Native Students See Support From Wisconsin School Districts

Native Students See Support From Wisconsin School Districts

Earlier this year (February 1, 2022), the Wisconsin Association of School Boards (WASB) took progressive steps to support Native students in the state.

Although some see the new resolution that was passed as “just another checked box,” it still points toward more acceptance and inclusion amongst Native Americans and other minority groups in Wisconsin school districts. 

A Push To Include Native History  

Initially, the WASB attempted to pass a resolution supporting Native American communities in January 2020. In this resolution, there was a push to remove all Native American signs, symbols, and school mascots in the state’s public and private schools. 

However, this resolution failed by a considerably high margin. The schools that incorporated Native signs and mascots were against the resolution, citing “local control” as the reason why. 

Last year, the WASB modified its initial resolution to instead focus on teaching Native history and culture in elementary and secondary schools. Although the Wisconsin Department of Education is already required to develop this curriculum, there was never any enforcement or funding provided. 

Therefore, the new resolution aspires to offer more support and supplies to adequately teach Native American culture and history in classrooms across the state.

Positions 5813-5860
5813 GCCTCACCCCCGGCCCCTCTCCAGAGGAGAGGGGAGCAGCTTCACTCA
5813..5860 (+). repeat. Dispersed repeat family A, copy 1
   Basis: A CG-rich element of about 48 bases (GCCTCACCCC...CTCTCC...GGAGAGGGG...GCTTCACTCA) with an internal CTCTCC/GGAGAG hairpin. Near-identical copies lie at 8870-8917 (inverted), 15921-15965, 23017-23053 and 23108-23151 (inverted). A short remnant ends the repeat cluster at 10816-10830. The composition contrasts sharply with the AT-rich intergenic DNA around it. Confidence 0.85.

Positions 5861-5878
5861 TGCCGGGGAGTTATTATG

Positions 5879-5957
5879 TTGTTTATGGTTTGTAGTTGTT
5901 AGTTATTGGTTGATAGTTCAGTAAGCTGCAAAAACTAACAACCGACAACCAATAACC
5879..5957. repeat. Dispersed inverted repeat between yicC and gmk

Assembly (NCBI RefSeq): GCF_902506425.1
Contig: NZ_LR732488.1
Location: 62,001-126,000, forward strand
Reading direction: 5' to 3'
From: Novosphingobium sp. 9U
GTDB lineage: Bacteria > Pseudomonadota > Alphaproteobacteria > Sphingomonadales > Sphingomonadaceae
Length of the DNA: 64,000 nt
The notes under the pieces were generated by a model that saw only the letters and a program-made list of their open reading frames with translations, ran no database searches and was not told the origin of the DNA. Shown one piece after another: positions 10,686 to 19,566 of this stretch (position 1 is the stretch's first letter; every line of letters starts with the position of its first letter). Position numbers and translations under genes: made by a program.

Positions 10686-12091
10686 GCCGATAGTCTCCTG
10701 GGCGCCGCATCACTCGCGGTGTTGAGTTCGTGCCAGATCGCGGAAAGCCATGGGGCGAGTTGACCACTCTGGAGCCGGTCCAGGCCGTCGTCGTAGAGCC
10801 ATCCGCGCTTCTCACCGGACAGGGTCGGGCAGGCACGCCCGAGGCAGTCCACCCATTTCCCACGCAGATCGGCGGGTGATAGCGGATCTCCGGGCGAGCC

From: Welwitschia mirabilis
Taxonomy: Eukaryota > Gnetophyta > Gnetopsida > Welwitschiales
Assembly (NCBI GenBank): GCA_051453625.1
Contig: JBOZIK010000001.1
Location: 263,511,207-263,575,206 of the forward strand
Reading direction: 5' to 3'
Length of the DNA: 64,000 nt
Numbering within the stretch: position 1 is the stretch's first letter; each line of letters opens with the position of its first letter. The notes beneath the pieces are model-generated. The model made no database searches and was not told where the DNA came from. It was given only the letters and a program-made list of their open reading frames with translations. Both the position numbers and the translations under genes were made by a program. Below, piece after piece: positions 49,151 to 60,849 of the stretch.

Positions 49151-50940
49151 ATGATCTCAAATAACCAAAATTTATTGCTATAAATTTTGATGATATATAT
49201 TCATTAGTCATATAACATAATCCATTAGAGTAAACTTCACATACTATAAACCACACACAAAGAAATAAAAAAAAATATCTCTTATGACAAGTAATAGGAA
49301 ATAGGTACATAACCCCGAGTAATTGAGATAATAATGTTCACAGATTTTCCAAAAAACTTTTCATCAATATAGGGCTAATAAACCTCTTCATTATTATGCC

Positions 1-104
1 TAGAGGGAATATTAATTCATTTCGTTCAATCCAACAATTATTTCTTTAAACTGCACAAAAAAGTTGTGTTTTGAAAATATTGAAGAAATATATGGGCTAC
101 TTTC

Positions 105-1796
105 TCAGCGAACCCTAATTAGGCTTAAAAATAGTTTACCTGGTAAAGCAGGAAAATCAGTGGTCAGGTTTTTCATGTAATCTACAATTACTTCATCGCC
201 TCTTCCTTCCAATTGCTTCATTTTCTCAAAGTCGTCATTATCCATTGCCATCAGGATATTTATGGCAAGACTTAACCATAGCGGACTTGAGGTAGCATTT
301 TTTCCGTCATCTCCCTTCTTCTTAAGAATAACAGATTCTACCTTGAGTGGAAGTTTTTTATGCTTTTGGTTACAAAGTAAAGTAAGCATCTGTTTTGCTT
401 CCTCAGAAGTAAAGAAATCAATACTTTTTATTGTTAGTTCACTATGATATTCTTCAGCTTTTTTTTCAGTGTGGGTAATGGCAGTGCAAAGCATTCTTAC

Fortunately, this resolution passed by a wide margin, which Native and other minority groups see as a huge step in the right direction. 

Ties Between Native And AAPI Students 

The WASB resolution from the previous year was altered again to offer more support for both Native American and AAPI (Asian American and Pacific Islander) education in schools. According to Leng Xiong, there’s a dire need for education about Native and AAPI culture and history in Wisconsin schools. 

Currently, Xiong is a D.C. Everest school board member and executive director of the Hmong American Center in Wausau and has been fighting for inclusion in Wisconsin school districts his entire adult life.

And, after noticing “a lot of similarities and parallels between Hmong and Native Americans,” he understands the urgency for this new resolution. For both minority groups, Xiong says there’s discrimination and a general misunderstanding about their cultural beliefs and practices.

Therefore, he sees this resolution as a significant first step forward even though the WASB members don’t actually have to do anything. “This will not be the end of the story; just the beginning of a new chapter,” Xiong notes. 

An Essential Step Forward 

One potential influence this new resolution can have for Native students is an inspiration to pursue higher education.

That said, the WASB hopes that by inserting Native culture and history into the curriculum, Native students will feel more included and motivated to continue their education. Higher education is critical for members of the Native community for several reasons. 

One of the primary reasons is that it lowers the chance of poverty, which is already at a higher rate for Natives compared to other minority groups. In the same sense, Native students who attend schooling beyond high school are more likely to get a job. 

Overall, the WASB’s new 2022 resolution has the potential to dramatically shift the ways Natives approach and invest in the education system.